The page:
I have designed a custom PCB using a CC1310 radio, based on the reference design for the CC1310 LaunchPad.

The uC is programming, and running code, when I attempt to send data through the radio, the software reports a successful transmit, but I am not able to get any data received from my LaunchPad, which I have programmed as the receiver.

I'm really not an RF expert, but I positioned the RF front end components as similarly as possible to those on the reference design, and requested that the board stackup be the same as that from the reference design.

After re-reviewing the BOM, I realise that for C21 in the reference schematic, the capacitor that connects RX_TX to ground, I requested a 0.1uF instead of a 100pF capacitor. I guess that will have a pretty severe impact.

I also realise that when providing my manufacturer with a BOM, I only specified the part type and value, e.g. Inductor 7.5nH, but I now see that in the TI BOM, there is much more detail, specifying RF inductor, non-magnetic core.

Please can someone tell me which components in the RF front end are likely to be the culprit of my non-functional radio? I don't mind re-soldering the whole front end if needs be, but I'd like to only change the parts that I need.

Which are the most likely causes of my problem? What can I do to get it working? and how much can I test this, all I have is a scope.

Addition: I used SmartRF Studio to set my custom board into continuous Tx mode, and to set a LaunchPad for continuous Rx. With ~1m seperation, the receiver was seeing between -35dBm and -60dBm, and then when I powered the Tx down, the Rx dropped to -100dBm. This means the custom board is transmitting something. Does this provide any extra insight?

RSSI Graph

Addition: I have tested two custom PCBs trying to communicate with each other, and they work. Using custom boards with SmatRF Studio, I get a much more stable RSSI of ~-20dBm, as shown enter image description here

So, I know that the custom boards are functional, but will not communicate with a COTS development board.

I used a Software Defined Radio (SDR) dongle as a spectrum analyser, and tested the results of the LaunchPad transmitting, and the custom board, and here are my results.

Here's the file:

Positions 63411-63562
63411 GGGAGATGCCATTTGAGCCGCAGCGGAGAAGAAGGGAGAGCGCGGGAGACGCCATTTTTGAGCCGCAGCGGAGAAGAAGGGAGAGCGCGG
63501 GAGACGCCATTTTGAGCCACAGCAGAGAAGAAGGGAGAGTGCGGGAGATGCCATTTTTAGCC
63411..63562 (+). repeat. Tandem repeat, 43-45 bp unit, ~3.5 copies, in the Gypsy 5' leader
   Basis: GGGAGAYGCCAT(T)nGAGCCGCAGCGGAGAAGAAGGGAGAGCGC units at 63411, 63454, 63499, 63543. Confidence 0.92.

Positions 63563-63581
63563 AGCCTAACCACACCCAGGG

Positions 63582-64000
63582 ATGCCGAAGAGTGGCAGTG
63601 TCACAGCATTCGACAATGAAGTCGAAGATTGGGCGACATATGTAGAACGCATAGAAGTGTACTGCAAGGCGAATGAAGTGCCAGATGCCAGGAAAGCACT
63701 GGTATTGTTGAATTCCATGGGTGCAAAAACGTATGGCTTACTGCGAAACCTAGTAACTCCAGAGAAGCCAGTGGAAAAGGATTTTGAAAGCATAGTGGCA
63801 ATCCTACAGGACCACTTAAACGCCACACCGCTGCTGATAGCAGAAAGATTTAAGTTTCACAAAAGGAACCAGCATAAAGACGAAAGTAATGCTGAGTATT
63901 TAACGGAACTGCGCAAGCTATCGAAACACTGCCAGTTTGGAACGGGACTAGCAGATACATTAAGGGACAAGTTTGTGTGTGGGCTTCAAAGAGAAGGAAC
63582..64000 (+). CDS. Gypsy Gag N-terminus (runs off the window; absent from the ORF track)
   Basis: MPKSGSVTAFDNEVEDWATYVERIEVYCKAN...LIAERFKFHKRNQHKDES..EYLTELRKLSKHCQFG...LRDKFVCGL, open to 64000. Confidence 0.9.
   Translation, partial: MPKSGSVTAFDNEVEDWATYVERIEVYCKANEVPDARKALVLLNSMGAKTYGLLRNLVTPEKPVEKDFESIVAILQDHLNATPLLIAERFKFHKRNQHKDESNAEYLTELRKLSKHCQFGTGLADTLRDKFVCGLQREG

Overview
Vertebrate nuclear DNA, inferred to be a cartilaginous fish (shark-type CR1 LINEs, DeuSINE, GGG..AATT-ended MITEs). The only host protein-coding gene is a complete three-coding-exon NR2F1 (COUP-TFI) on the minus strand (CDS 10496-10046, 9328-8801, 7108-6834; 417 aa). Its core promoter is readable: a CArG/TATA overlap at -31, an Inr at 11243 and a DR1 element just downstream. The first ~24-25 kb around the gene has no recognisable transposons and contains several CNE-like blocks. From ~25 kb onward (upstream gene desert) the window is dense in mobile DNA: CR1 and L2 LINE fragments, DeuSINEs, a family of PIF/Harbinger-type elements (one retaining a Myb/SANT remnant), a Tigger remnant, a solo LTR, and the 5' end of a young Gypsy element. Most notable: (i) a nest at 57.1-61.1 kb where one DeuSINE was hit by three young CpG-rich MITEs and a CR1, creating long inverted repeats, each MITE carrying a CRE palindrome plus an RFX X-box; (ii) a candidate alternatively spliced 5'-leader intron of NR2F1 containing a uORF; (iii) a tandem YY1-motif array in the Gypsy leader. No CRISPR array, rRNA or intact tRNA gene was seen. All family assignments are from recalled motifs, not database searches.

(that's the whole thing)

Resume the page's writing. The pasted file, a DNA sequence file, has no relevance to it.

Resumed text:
LaunchPad as Tx enter image description here

Custom PCB as Tx enter image description here

I have tried swapping the incorrect value capacitor C21 for one of the correct value, and it makes virtually no difference to the results.

My only thought on what to do next is to change the other components in the front-end to more closely match that in the BOM.

Please can someone explain the reason for the behaviour I have seen, and provide some information about the difference between the custom PCB and the LaunchPad based on the graphs above?

Anything to improve my understanding would be greatly appreciated.


Now I've figured out how to work my SDR, here is a better resolution graph for each device.

The LaunchPad seems to peak at ~867.935MHz: enter image description here

Where as my custom boards seem to be more at ~868.053MHz enter image description here

So whatever I have done has caused a sufficient difference in frequency. Is this really likely to be from the RF front end, or is it likely to be from something else? E.g. The oscillator being slightly off, the PCB copper being slightly different? Small differences in stack up?

I didn't think that a discrete Balun could shift frequency, am I wrong? can the matching circuitry after the Balun cause a frequency shift? What is likely to be responsible for this?

Many Thanks.

  • 1
    \$\begingroup\$ Your link to the reference design seems to be 'broken'. \$\endgroup\$
    – brhans
    Commented Apr 4, 2017 at 19:35
  • \$\begingroup\$ Note to other readers who are interested in this topic: The same question was also posted in the related TI E2E forum, so the question might be answered in future, over there - see: LAUNCHXL-CC1310: Custom CC1310 board, radio not working \$\endgroup\$
    – SamGibson
    Commented Apr 4, 2017 at 20:23
  • \$\begingroup\$ @Sam: Thanks for the heads up. I was thinking about this question, then saw your comment. Not gonna waste time on a cross-posted question. \$\endgroup\$ Commented Apr 5, 2017 at 11:24
  • \$\begingroup\$ If I get the correct information from either source I will be sure to update both so people can benefit in the future \$\endgroup\$
    – Steve
    Commented Apr 5, 2017 at 11:48
  • \$\begingroup\$ @Steve - Thanks! FYI in the past I (and others) have wasted lots of time writing detailed replies to questions on website A, when (unknown to those on website A) similar replies had already been made by those helping on website B, where the same questions had also been asked! Therefore if you're going to ask the same question on multiple sites simultaneously (which I don't encourage) then to avoid people wasting time with duplicated effort, IMHO it's important that people see all the places the question has been asked, while the question is active, as well as afterwards. Sincere good luck! \$\endgroup\$